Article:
The organization alleges that after receiving permission for a protest march in 2007, police charged and beat the marchers without provocation and arrested dozens.

Abahlali Basemjondolo also alleges that in September 2009 a group of ANC supporters torched and razed the Kennedy Road community hall, which was being used as an office, a crèche, and youth life skills training centre, as well as the shack of its president and others suspected of being members of the social movement.

During two days of violence, two of Abahlali Basemjondolo's members were killed, but none of the attackers has been arrested and no one has been charged with murder. In contrast, 13 members of Abahlali Basemjondolo were arrested on charges of public violence but only eight were granted bail. The 13 people are expected to appear in court again on 13 May.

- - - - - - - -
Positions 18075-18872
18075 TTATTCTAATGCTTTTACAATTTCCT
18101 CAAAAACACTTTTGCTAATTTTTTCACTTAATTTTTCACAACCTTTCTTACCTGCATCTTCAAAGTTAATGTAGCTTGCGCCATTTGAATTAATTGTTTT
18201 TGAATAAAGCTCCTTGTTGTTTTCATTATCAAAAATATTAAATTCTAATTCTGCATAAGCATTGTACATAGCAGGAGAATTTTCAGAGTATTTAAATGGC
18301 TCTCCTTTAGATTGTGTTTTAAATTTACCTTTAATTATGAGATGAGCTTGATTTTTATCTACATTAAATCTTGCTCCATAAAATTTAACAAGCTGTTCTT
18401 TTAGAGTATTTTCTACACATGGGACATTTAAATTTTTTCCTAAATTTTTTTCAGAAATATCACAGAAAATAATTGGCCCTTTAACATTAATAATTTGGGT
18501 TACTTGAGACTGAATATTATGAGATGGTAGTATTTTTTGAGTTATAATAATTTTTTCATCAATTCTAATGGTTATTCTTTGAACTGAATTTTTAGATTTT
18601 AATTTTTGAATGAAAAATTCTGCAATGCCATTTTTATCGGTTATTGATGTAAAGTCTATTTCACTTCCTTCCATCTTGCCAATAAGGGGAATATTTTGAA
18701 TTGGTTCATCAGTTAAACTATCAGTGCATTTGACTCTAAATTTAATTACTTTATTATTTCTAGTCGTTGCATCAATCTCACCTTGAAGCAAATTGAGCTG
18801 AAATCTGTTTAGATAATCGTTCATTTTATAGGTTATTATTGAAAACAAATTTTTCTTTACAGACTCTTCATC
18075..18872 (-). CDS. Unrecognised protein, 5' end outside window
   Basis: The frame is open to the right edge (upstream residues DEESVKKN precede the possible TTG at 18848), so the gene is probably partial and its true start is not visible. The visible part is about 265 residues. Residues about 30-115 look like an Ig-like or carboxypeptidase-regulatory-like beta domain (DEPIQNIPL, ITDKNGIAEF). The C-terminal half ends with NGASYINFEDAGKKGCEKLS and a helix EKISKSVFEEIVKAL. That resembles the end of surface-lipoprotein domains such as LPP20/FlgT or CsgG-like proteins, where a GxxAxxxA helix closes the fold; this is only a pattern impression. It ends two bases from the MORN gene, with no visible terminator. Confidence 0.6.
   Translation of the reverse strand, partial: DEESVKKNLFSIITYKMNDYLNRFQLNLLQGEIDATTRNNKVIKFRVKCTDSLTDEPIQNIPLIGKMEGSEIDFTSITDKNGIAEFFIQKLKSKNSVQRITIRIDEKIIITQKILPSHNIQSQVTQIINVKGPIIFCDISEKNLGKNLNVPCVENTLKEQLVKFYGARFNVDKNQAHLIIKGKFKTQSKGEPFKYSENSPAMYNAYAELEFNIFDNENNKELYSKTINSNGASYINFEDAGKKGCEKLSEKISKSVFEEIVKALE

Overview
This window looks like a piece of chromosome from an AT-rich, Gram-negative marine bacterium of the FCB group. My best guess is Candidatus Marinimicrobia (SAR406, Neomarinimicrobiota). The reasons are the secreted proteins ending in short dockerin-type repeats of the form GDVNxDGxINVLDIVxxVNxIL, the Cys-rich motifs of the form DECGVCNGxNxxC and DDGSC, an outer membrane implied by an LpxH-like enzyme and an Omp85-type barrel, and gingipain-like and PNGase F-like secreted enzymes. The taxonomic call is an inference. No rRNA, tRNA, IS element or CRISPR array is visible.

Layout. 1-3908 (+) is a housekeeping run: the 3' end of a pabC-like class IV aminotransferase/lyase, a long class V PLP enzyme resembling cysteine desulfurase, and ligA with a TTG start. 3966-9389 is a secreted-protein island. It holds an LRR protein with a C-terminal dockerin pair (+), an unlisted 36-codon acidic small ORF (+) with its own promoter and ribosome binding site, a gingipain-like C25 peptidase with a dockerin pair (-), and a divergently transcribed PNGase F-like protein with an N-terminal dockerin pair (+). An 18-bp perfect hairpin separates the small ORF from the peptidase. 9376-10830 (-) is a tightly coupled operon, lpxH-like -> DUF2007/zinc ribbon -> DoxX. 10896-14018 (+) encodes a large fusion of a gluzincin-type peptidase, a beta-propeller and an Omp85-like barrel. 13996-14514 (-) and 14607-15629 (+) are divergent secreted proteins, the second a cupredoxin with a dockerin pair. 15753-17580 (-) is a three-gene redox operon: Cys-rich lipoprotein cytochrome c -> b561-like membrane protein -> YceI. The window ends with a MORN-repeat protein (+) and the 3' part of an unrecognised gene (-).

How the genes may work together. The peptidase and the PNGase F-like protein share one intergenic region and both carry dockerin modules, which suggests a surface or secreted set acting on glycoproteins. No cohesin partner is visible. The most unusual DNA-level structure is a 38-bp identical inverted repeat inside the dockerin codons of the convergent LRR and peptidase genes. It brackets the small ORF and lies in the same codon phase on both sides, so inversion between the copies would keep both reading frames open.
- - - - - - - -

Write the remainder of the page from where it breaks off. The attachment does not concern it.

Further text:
'No house, no vote'

"We have applied for houses and have been on the waiting list for years. When new houses are built, people who are close to the councillors sell them. Without any money you can stay years on the housing waiting list," said Makhosi Mdlalose, a member of Abahlali Basemjondolo who lives with her two children in an informal settlement near Umlazi, south of Durban.

''When we march against these things the government sends the police to shoot at us and use their dogs. The same does not happen when trade unions aligned to the ANC marches''

"When we march against these things the government sends the police to shoot at us and use their dogs. The same does not happen when trade unions aligned to the ANC marches," she told IRIN.